Physical activity and television watching in relation to semen quality in young men
- Audrey Jane Gaskins1,2,
- Jaime Mendiola3,
- Myriam Afeiche1,
- Niels Jørgensen4,
- Shanna H Swan5,6,
- Jorge E Chavarro1,2,7
- 1Department of Nutrition, Harvard School of Public Health, Boston, Massachusetts, USA
- 2Department of Epidemiology, Harvard School of Public Health, Boston, Massachusetts, USA
- 3Division of Preventive Medicine and Public Health, University of Murcia School of Medicine, Murcia, Spain
- 4University Department of Growth and Reproduction, University of Copenhagen, Rigshospitalet, Copenhagen, Denmark
- 5Department of Obstetrics and Gynecology, School of Medicine, University of Rochester, Rochester, New York, USA
- 6Department of Preventive Medicine, Mount Sinai School of Medicine, New York, New York, USA
- 7Channing Division of Network Medicine, Department of Medicine, Brigham and Women's Hospital and Harvard Medical School, Boston, Massachusetts, USA
- Correspondence to Audrey Jane Gaskins, Department of Nutrition, Harvard School of Public Health, Building II 3rd Floor, 655 Huntington Avenue, Boston, MA 02115, USA;
- Jorge Chavarro, Department of Nutrition, Harvard School of Public Health, Building II 3rd Floor, 655 Huntington Avenue, Boston, MA 02115, USA; email@example.com
- Received 1 August 2012
- Revised 18 December 2012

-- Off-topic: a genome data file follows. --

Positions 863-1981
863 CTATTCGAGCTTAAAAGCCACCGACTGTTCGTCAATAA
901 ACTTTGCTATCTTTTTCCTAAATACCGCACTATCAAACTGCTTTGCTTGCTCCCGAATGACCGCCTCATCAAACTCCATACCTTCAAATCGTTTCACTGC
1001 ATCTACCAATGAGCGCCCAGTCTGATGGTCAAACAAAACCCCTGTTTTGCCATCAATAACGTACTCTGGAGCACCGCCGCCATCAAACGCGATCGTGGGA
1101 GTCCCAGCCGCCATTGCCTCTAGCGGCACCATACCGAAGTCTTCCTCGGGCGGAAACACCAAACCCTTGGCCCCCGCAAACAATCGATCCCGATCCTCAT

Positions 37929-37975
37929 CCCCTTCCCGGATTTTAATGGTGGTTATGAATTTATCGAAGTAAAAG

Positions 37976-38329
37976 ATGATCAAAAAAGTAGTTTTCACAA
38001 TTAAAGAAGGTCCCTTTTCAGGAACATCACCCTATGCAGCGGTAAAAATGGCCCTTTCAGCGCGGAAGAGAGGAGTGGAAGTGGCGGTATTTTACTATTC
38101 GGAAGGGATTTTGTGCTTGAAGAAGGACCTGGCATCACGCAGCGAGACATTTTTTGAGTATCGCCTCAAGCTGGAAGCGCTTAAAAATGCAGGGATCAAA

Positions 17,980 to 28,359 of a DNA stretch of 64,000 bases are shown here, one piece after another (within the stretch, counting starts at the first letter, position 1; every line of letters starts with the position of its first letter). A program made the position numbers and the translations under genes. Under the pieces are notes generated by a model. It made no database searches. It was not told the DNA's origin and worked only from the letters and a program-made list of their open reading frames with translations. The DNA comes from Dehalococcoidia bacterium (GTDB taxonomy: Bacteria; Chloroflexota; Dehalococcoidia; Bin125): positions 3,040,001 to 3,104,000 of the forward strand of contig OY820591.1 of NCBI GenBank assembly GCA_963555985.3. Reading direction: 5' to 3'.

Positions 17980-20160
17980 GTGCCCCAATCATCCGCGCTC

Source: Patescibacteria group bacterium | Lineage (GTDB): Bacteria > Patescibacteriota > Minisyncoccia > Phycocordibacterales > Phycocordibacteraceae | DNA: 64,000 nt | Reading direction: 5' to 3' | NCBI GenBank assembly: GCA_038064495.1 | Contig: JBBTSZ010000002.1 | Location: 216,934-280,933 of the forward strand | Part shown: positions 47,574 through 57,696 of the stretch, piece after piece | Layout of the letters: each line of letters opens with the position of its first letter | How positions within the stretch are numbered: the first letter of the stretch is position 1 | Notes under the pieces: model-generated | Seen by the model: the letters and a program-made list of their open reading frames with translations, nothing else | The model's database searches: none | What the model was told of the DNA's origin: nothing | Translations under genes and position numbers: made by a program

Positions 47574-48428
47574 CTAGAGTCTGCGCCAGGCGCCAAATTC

- Accepted 21 December 2012
- Published Online First 4 February 2013
Background Semen quality appears to have declined over the past decades but reasons for this decline are unresolved. The concurrent increase in sedentary behaviour may be a contributing factor. The objective of this study was to evaluate the relationship of physical activity and television (TV) watching with sperm parameters in a population of young, healthy men.
Methods Men aged 18–22 years (n=189) from the Rochester Young Men's Study (2009–2010) participated in this analysis. Physical activity (h/week of moderate and vigorous exercise) and TV watching (h/week of TV, video or DVD watching) over the past 3 months were assessed via questionnaire. Semen quality was assessed by sperm concentration, motility, morphology and total sperm count.
Results Sperm concentration and total sperm count were directly related to physical activity after multivariable adjustment (p-trend=0.01 and 0.04); men in the highest quartile of moderate-to-vigorous activity (≥15 h/week) had 73% (95% CI 15% to 160%) higher sperm concentration than men in the lowest quartile (<5 h/week). TV watching was inversely associated with sperm concentration and total sperm count in multivariable analyses (p-trend=0.05 and 0.06); men in the highest quartile of TV watching (>20 h/week) had 44% (95% CI 15 to 63%) lower sperm concentration than men in the lowest quartile (0 h/week). These measures of physical and leisure time activities were not significantly associated with sperm motility or morphology.
Conclusions In this population of healthy men, higher moderate-to-vigorous activity and less TV watching were significantly associated with higher total sperm count and sperm concentration.